An Interview with Max Plata

Sorcerer of the Hummingbird Group: Myth

We’ve been documenting the work of Grupo Colibri and Maximiliano Plata for thirteen years now, and it’s taken that long for them to allow us to publish all that we‘ve witnessed.

If we weren’t distant relatives of the Platas, Max reminds us, he’d never have allowed us to “ride along.” Maximiliano Plata, Jr. is the Curandero you met in “Dead People in Cyberspace.”  He chides us saying we could have started with something more exciting than that story, but says he’ll trust what he calls our “too-much-academics approach.”

On a recent visit, we got “too much academic” again and asked Max about the power of myth on the sorcerer’s path.

Max says, “It’s not a subject, Mikey, it’s a craft.”

Following that good start comes the uncomfortable silence that almost always begins when you ask Max anything. He says he wants to answer us fully, chew it up in his head, first. And that sounds great in theory, but doesn’t always work out for the asker.  

“Cedar yourself,” he says, passing the smoke over himself before sliding the smoker in my direction.

I cup the smoke and pass it over heart and will. Then I slide the smoker to the middle of the long altar, the Group’s Altar.

“’Myth’ was one of the first school words that earned me approval from Mrs. Springer, 3rd grade, circa 1959. Being of Mexican descent, I’d been placed in 3B, ‘the slow group,’ aka the ‘beaners.’ Soon after those years, they called us ‘Spanish Surnamed.’ Now we have all kinds of new names.”

What sort of approval did you get, and are you talking about words like Chicano, Hispanic, Latino?

He slides the smoker back to the center of the Altar, “Every one of those words represents a myth, you know.”

I wait, then say, “You didn’t answer the teacher that way, did you?”

He laughs, says, “All I did was repeat what she said, ‘All of us love myths.’

And I only did it because the smartest kid in class, Catalina, sitting behind me, had just whispered, ‘Like the Llorona, Max, a myth, legend.’”

Max steps up to what must be a microphone on a stage that we can’t see. He spreads his arms and smiles up at the invisible camera and the audience beyond it.

He announces, “Hey Readers, if you aren’t aware of the very Mexican tale of the Wailing Woman, La Llorona, I suggest you write to the publisher of this blog and demand their version of this classic. Gracias.

Then he spreads his arms again and bows his head. He turns and steps off the stage, and looks back at me. I swear it’s his height. He uses it to do sleight of hand or something along those lines.   

“The Llorona wasn’t a real flesh and blood thing, a few of us 3rd graders had already reasoned by then, yet at the sametime, each of us privately, knew her to be quite real, especially in certain moments: like when you’re doing something you’re not supposed to, for instance. Or when you’re alone, walking home, at the precise corner where the local Llorona is said to appear.”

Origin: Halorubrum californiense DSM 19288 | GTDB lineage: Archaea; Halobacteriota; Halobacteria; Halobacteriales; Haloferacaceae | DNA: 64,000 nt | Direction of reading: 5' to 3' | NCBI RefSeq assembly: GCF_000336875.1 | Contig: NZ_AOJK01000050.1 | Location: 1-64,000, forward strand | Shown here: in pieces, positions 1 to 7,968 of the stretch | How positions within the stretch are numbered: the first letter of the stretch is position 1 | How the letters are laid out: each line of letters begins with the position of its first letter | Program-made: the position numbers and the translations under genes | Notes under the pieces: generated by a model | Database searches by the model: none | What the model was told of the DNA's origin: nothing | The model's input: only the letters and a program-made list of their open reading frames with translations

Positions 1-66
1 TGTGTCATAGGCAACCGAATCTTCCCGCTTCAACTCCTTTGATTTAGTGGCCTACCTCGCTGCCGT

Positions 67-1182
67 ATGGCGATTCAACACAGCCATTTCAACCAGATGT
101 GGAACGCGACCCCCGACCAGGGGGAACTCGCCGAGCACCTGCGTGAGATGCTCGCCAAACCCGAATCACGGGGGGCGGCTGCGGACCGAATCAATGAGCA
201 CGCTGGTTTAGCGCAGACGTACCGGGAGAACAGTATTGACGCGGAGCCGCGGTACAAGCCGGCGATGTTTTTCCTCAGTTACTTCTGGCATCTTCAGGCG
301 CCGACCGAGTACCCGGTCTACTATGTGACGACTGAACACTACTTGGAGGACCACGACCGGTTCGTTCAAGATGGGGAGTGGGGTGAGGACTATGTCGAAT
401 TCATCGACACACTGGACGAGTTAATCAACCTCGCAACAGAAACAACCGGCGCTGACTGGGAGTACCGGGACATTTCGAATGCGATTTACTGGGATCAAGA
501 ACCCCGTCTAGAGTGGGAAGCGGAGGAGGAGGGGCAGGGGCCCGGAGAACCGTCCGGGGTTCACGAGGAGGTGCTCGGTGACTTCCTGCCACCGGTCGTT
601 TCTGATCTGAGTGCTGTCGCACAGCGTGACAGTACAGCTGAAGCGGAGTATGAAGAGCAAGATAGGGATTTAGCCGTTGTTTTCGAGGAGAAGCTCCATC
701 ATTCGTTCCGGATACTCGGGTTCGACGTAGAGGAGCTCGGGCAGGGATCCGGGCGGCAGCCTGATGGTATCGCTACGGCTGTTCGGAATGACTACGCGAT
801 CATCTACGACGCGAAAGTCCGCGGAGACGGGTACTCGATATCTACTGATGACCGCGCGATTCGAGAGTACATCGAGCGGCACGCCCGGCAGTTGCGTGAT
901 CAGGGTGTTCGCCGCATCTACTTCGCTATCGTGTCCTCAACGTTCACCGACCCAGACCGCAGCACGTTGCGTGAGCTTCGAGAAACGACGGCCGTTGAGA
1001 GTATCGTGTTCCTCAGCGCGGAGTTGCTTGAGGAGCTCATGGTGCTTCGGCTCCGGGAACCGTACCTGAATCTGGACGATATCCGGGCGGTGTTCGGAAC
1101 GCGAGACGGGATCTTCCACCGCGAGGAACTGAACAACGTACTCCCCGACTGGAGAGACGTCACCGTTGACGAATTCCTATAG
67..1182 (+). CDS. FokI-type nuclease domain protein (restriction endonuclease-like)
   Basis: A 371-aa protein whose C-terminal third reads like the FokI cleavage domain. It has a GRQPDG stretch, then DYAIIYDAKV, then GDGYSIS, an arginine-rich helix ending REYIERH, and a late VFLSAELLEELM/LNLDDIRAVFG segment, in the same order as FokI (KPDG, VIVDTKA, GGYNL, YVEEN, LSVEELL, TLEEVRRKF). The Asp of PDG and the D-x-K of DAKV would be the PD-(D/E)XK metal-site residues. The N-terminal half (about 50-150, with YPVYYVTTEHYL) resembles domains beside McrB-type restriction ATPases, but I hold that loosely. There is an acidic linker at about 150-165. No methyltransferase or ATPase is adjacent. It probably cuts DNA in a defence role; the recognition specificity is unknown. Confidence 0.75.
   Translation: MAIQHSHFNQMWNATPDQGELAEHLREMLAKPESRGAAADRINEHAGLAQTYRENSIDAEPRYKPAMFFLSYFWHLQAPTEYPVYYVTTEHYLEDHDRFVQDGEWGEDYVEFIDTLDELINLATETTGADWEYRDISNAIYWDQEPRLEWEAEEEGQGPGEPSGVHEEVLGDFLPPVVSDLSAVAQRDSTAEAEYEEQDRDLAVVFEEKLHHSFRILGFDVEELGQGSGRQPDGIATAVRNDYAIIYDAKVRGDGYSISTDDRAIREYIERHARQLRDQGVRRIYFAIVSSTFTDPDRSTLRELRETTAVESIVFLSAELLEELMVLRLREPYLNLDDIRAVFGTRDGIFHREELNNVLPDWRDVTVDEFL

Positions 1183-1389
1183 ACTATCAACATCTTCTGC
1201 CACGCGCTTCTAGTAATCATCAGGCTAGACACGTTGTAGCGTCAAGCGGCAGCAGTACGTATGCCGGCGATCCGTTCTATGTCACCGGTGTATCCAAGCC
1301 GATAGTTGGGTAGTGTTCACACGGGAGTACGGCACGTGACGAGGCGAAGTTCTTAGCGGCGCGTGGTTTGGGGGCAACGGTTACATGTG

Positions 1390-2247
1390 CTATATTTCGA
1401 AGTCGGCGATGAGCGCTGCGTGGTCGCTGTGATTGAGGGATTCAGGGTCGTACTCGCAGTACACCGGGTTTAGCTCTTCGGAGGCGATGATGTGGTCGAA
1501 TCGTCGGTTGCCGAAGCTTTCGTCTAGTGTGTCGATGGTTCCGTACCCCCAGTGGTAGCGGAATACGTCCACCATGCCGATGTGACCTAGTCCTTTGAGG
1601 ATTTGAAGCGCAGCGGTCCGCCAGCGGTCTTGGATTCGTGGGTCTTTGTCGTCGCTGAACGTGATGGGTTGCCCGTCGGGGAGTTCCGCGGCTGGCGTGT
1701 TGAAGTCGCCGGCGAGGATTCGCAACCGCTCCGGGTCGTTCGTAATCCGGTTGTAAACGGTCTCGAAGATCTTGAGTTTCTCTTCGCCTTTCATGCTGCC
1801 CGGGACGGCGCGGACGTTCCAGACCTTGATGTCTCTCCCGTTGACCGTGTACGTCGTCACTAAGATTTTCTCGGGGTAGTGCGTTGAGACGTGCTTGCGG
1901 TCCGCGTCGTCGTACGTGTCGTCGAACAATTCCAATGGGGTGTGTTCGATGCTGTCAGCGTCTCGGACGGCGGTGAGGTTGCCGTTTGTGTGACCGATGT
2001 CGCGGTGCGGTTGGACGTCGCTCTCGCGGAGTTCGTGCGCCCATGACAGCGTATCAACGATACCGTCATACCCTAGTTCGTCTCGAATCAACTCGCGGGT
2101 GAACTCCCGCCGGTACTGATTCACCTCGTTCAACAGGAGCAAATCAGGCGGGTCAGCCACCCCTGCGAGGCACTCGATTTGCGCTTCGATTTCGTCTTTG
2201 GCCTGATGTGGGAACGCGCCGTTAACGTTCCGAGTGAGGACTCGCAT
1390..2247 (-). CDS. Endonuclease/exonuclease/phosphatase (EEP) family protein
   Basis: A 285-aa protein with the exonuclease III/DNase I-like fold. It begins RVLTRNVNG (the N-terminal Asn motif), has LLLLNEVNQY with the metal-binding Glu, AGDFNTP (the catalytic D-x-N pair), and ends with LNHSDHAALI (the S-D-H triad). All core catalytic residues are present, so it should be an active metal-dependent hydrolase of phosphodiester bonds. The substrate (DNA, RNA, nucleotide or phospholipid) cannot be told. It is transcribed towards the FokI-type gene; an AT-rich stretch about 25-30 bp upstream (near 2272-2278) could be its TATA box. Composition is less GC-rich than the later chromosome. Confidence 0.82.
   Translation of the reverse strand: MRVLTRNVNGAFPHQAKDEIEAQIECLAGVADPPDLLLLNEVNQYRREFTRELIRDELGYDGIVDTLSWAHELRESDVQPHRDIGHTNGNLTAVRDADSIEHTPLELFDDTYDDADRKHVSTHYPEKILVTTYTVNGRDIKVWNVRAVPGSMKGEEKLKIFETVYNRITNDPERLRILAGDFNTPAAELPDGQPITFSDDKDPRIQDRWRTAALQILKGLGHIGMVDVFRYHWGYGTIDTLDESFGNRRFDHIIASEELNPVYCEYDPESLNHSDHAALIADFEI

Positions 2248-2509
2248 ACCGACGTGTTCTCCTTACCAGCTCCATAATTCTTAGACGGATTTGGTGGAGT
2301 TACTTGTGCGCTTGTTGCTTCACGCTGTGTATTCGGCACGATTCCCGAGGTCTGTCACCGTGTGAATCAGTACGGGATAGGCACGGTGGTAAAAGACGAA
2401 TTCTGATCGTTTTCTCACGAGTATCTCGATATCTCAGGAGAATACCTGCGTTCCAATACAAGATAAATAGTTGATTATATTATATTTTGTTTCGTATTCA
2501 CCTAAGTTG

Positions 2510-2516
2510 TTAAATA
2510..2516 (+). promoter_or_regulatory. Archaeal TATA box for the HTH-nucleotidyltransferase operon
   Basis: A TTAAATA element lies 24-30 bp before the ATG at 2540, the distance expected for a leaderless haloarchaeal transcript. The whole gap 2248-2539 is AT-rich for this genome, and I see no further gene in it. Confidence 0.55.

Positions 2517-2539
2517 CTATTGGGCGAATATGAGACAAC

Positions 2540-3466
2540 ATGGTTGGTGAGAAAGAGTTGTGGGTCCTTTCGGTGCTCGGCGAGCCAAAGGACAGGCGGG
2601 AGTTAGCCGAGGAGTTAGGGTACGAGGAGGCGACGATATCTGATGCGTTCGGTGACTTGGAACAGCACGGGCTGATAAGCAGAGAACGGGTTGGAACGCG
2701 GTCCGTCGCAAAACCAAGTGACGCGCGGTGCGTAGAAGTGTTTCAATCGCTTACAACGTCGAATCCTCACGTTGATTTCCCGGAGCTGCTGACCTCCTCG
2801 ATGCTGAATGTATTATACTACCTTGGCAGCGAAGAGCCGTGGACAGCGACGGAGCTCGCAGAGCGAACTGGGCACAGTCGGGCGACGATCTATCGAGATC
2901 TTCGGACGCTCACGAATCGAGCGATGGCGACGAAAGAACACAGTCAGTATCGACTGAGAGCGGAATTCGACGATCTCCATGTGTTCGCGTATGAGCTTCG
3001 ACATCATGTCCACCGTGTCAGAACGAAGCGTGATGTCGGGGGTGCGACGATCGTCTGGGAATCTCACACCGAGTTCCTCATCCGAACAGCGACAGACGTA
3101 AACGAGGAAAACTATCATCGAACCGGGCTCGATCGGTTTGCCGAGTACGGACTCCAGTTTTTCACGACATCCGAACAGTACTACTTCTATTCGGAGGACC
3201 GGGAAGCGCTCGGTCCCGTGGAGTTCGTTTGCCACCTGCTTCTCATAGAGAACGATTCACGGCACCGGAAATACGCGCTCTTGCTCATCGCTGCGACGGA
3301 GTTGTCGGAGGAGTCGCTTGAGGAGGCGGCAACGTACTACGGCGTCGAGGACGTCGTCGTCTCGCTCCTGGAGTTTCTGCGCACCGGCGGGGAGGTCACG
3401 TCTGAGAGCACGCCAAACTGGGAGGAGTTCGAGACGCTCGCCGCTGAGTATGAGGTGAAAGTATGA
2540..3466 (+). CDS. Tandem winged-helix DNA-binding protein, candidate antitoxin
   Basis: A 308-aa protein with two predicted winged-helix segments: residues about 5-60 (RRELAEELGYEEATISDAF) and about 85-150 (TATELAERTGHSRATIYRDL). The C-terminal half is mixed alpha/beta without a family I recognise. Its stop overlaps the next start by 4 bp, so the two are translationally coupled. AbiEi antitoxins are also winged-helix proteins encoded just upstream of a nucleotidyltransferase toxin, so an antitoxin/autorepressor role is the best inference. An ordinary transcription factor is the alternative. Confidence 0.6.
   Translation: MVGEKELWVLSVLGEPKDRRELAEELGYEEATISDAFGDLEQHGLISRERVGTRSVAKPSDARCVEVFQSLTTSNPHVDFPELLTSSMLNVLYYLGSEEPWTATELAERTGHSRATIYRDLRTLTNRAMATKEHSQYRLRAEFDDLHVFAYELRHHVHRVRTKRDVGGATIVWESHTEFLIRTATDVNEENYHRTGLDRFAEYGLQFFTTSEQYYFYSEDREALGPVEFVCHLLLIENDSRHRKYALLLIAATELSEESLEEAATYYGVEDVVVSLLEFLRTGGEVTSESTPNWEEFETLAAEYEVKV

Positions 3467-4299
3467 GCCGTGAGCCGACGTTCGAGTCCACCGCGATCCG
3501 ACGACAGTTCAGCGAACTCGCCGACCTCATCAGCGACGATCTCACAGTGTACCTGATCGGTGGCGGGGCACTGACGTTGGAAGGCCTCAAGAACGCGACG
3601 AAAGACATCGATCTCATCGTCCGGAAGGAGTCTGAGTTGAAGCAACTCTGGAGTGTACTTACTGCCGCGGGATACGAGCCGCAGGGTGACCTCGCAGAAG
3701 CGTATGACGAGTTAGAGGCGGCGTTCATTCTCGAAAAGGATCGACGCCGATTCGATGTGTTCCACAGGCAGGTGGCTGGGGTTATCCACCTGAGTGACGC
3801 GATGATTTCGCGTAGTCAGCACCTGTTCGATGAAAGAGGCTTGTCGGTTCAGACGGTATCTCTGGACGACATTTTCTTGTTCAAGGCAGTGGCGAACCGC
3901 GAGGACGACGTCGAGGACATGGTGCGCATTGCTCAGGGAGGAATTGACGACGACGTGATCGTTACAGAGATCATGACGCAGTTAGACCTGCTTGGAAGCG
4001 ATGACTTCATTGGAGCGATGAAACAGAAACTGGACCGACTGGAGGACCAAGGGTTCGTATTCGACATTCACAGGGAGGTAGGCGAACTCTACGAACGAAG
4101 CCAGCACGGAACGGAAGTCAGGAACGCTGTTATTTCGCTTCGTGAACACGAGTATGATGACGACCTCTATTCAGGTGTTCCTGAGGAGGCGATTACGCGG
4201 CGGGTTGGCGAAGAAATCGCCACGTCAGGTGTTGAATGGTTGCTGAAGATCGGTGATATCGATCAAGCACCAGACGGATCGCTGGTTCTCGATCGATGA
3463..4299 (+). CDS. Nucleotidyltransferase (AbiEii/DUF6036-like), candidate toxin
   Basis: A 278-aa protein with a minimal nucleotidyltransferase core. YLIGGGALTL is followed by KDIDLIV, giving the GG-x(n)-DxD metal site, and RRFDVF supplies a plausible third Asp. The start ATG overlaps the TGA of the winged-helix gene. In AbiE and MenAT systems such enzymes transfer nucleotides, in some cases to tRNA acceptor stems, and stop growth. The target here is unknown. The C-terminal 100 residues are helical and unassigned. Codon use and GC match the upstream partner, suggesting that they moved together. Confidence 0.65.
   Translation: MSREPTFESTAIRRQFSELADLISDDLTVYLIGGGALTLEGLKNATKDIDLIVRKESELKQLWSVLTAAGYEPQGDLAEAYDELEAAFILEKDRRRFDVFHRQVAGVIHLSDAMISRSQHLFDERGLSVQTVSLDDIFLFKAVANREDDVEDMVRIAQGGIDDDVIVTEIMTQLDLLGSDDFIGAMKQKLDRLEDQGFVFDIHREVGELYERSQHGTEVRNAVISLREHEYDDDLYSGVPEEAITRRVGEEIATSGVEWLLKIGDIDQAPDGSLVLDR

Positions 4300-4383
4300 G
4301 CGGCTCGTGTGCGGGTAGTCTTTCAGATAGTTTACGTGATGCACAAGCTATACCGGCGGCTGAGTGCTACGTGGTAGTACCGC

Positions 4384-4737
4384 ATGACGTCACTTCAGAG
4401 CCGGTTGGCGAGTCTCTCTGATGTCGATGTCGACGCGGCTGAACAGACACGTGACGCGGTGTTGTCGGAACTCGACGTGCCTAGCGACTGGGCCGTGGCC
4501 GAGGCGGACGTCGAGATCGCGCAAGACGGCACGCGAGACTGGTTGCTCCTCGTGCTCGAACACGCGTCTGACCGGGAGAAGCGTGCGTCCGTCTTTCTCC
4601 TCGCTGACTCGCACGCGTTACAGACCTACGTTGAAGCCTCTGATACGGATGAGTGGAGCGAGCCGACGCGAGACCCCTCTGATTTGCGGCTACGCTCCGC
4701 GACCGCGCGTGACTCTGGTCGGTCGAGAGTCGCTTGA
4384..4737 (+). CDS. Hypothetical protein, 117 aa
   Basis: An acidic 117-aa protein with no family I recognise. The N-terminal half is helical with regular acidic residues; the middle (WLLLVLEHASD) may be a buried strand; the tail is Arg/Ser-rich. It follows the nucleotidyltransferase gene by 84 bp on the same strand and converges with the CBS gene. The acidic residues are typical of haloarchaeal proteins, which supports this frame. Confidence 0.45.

His eyes narrow at me. We’d argued over the Llorona more than once. Thankfully, he continues.

“So that’s ‘myth,’ thought my third-grade self. I answered clear as I could, ‘All of us love myths,’ then mumbled something about the Llorona.”

“Then? Max?”

“I was transformed into a class genius, like Catalina, of course!” he proclaims, smiling like a 3rd grader in discovery and wonder.

Then he surprises me, as always, going “too-much-academics” on me – from a poetry slam style monologue, no less.

“That ‘learning moment,’ as you call it, means plenty for me since it eventually led to some level of success in the school system – in spite of all its racist, control-freak shortfalls. Specifically, it was reading that opened options other than poverty, jail or death – as in, by the police or Vietnam.”

“Reading saved my ass more than once… oh, the things you could do just knowing how to read! You get answers on your own,fix things on your own and even make money, on your own. Survival reading, right?”

Max sprinkles a little more Cedar into the smoker and waits the seconds it takes for the Cedar to rise as smoke.

“The Myth ‘incident’ gave me a real hard-on for reading, Mikey. I read every comic from “The Classic Series” ever published by the age of 13 – history, legend, myth, and literature in living color pictures and dialogue boxes! I found so many stories that were just like our oral histories and stories; no kidding really, you could change the names and skin colors and plug in the same storyline!”

Why? What gave you a ‘hard -on?’

“Max whispers now, ‘During myth reading time the words created images that gave me an escape from tough surroundings and, when it really got good, those words allowed me to,” now loudly for an audience that isn’t there, actually create another reality, at least for a few moments at a time.”

Then Max stands, Cedars himself, and without a glance at me, walks out of the house.

Nothing new. Doesn’t even offend us anymore. I gather my stuff and walk out to find Max opening my car door and motioning for me to scoot.

“Go do your homework and come back, Mikey. Magic is afoot tonight.”

“But Max, the myth.” Having no choice in the matter, I got in the car and cranked it while Max shut the door. “When do we finish with myth, Max? C’mon.”

Then Max lays out one of his damn formulas, “Imagination provides freedom, myth provides structure. Go,” and points to his driveway.

We’ll see more of Max and the Hummingbird Group, we promise. Meanwhile,


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